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Trailer Axles 101 – What You Need To Know

Oh, I’ll just drop by the parts store and grab an axle.  Well, that’s how it seems when we talk so simplistically about trailer axles.  But actually, there is a lot we need to know to get the right one. Here’s a the quick guide to understanding trailer axles and how they measure up when building a trailer.  They’re not complicated, but fitting the trailer is a little more than picking a coffee mug to fit your personality.

For most DIY trailer builds, we recommend that you order the right axle for the needs.  Sure, sometimes you can find an axle off-the-shelf at a store (or online), but will it have all the options you want?  Will a “standard” size axle fit the functions of the trailer you want?

Trailer Axles — The Specifications

Axles (including the wheels and tires) have several key bits of defining information.  The list below has the big ones, while the images give a visual to go with the words.  There are also links with some items to other articles where more detail is available.  Items in Bold are in the dimension illustrations.

Trailer Axle Measurements and Definitions

  1. Suspension Type

    Leaf Springs, Coil Springs, Torsion, Rubber Compression, Axle-less, Trailing Arm, Walking Beam, and the odd unique Trailer Suspension, etc..  There are many, types of suspension (axles), but just a few are really common.  In this article we’ll discuss the Leaf Spring and Torsion types since they are most common, yet there are many similarities, and the info in this article is roughly applicable to all.  Some things don’t matter for one type or another, so if you’re considering one of the others, just ignore those items that don’t apply.  Read more in the Choosing Tandems & Triples article.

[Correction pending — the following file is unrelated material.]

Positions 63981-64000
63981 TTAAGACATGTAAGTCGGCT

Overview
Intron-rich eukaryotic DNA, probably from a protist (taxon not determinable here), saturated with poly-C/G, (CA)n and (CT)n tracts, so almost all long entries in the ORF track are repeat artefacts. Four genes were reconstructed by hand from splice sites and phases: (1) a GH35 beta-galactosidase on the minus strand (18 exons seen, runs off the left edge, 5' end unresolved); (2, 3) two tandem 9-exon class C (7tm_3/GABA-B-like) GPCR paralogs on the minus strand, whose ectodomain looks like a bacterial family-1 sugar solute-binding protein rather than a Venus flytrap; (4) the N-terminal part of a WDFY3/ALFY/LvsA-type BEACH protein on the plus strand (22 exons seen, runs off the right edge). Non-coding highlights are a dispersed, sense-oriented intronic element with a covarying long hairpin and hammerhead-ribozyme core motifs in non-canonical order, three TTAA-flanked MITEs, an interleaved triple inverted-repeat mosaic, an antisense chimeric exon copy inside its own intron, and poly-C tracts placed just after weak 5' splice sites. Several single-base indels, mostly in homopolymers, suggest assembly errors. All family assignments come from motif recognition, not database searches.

2. Load Capacity

    How much weight can the axle carry?  Load capacity is the weight rating for the axle.  That’s a max, and that number usually defines the total capacity of the trailer.  For multiple axles (like tandems), assuming axles are the same, simply add the capacities for a sum total.

    Generally speaking, look for trailer axles with more capacity than you need.  Also, be sure to match springs and tires, because the real capacity is the lesser of Axle Capacity, Spring Capacity, or Tire Capacity.  Don’t get caught short.

  3. Mounting Position